(photo from the Sealaska Shareholder’s Underground)
In a recent Letter to the Editor in the Sitka Sentinel, the President and CEO of Sealaska Corporation attempted to waylay our fears that the public would not be allowed on lands transferred to the corporation’s private ownership by the Sealaska Bill. He also stated that Sealaska does “not post ‘No Trespassing in any form on [Sealaska Corp.] lands,” and goes on to state that “Sealaska stands on its history, having allowed access to its lands for responsible use.”
Update: See our full response, published May 10th in the Sitka Sentinel at the bottom of the post.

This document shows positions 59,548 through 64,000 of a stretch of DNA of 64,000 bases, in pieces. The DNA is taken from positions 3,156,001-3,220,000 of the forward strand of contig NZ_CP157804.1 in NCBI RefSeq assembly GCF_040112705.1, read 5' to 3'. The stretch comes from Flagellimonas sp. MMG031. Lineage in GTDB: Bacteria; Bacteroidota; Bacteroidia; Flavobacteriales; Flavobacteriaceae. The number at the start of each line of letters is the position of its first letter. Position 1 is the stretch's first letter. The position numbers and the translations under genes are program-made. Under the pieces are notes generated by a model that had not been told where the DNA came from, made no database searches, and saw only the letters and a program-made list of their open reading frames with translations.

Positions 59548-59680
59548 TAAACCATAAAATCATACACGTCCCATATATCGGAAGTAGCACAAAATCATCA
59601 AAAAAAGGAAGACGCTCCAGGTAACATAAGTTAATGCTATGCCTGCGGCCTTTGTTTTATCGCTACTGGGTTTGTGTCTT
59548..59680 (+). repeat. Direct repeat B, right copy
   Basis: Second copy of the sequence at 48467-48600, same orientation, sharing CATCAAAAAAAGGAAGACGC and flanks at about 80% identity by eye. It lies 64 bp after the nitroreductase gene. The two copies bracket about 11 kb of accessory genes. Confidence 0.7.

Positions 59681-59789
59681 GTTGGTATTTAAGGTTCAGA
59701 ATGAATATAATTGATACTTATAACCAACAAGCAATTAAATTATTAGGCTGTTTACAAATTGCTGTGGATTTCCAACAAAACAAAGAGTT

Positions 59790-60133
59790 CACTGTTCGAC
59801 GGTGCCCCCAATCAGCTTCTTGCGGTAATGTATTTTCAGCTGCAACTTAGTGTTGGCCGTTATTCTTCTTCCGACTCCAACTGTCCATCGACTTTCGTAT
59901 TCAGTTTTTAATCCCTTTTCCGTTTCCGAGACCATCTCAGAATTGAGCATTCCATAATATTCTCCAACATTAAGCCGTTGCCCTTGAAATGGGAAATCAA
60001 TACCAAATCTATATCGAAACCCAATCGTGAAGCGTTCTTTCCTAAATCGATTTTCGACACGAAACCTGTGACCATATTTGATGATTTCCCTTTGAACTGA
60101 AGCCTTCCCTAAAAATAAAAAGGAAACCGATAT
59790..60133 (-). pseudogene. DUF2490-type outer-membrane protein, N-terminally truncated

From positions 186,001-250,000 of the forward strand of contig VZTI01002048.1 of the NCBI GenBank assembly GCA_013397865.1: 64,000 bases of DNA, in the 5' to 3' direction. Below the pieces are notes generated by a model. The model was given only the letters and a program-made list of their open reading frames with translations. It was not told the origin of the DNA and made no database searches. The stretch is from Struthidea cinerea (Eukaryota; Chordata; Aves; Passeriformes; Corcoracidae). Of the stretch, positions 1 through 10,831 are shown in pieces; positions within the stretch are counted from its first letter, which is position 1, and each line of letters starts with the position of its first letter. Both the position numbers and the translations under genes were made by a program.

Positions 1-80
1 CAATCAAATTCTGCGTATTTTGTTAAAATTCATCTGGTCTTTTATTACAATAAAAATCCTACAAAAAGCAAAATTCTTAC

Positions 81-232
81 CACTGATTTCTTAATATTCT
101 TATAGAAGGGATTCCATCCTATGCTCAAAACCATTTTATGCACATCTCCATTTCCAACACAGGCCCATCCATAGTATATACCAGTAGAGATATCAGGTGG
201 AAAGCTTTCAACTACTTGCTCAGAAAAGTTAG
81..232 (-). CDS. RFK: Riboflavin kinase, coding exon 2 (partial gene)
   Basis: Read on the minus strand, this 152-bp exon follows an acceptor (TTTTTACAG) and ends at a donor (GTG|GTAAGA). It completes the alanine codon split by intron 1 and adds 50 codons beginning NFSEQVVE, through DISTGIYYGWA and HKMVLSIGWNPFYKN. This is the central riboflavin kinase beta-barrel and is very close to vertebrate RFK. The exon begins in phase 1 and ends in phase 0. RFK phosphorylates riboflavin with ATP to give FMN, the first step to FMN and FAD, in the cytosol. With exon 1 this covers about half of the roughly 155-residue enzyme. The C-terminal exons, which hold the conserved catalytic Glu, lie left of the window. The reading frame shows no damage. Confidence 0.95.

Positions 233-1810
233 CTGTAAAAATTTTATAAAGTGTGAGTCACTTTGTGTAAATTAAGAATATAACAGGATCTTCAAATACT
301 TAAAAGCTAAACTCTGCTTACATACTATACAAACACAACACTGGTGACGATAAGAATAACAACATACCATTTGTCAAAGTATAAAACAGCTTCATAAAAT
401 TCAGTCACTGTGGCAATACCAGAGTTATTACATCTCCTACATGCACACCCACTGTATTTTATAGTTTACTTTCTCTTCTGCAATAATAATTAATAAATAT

The mission of the Sitka Conservation Society is to protect the public lands of the Tongass National Forest. As public lands, they belong to all Americans as National Patrimony. Although lands in public hands are not always managed how we want, the process exists for citizens to have their voices heard and give input on how the lands are managed. Most importantly, public access is guaranteed and not restricted in anyway. If important sites on the Tongass like Redoubt Lake are privatized and owned by Sealaska Corporation, they are no longer part of all our national patrimony and the public does not have a say in how they are managed. Sealaska Corporation says that they will allow “unprecedented access.” Whatever that is, it is nothing compared to current access on these lands that all of us currently own as American citizens.